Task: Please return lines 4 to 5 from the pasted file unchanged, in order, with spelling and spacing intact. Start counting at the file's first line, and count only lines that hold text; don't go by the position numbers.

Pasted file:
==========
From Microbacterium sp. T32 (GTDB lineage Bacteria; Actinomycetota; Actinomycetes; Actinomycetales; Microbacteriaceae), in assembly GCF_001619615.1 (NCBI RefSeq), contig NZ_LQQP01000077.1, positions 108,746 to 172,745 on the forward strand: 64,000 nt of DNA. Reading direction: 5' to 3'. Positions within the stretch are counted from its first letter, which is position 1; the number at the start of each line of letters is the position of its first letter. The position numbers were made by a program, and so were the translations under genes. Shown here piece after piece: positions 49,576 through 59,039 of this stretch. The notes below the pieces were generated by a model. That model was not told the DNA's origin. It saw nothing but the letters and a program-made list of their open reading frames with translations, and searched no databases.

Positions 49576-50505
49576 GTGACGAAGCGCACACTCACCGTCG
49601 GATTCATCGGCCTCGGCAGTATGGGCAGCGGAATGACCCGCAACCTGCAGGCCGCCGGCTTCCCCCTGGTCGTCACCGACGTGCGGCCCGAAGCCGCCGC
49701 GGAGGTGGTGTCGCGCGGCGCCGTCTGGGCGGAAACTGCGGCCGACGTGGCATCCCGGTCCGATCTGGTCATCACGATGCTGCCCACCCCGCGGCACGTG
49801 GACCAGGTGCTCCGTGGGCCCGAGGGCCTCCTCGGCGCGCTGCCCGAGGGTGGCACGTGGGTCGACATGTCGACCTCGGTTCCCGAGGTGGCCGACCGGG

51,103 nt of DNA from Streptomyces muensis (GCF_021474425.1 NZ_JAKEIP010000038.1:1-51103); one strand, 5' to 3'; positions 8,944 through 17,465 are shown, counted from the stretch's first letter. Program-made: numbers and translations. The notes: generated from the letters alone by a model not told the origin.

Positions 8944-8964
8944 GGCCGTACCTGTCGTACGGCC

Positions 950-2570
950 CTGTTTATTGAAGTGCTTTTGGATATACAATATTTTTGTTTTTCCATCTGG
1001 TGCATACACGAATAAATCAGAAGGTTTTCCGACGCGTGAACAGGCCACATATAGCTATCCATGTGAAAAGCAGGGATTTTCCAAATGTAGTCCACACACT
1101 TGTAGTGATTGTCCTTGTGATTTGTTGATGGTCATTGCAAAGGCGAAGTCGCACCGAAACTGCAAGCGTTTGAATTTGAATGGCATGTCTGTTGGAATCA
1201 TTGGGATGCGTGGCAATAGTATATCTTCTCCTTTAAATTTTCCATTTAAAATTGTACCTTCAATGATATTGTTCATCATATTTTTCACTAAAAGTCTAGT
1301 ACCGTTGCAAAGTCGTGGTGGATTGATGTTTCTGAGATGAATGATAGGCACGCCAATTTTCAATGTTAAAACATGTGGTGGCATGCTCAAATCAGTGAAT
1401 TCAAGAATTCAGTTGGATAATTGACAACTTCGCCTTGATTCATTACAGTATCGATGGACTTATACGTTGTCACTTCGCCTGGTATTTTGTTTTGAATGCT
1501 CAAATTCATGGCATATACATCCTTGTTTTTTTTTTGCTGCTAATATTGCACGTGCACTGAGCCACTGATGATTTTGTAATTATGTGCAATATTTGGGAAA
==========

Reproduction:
49601 GATTCATCGGCCTCGGCAGTATGGGCAGCGGAATGACCCGCAACCTGCAGGCCGCCGGCTTCCCCCTGGTCGTCACCGACGTGCGGCCCGAAGCCGCCGC
49701 GGAGGTGGTGTCGCGCGGCGCCGTCTGGGCGGAAACTGCGGCCGACGTGGCATCCCGGTCCGATCTGGTCATCACGATGCTGCCCACCCCGCGGCACGTG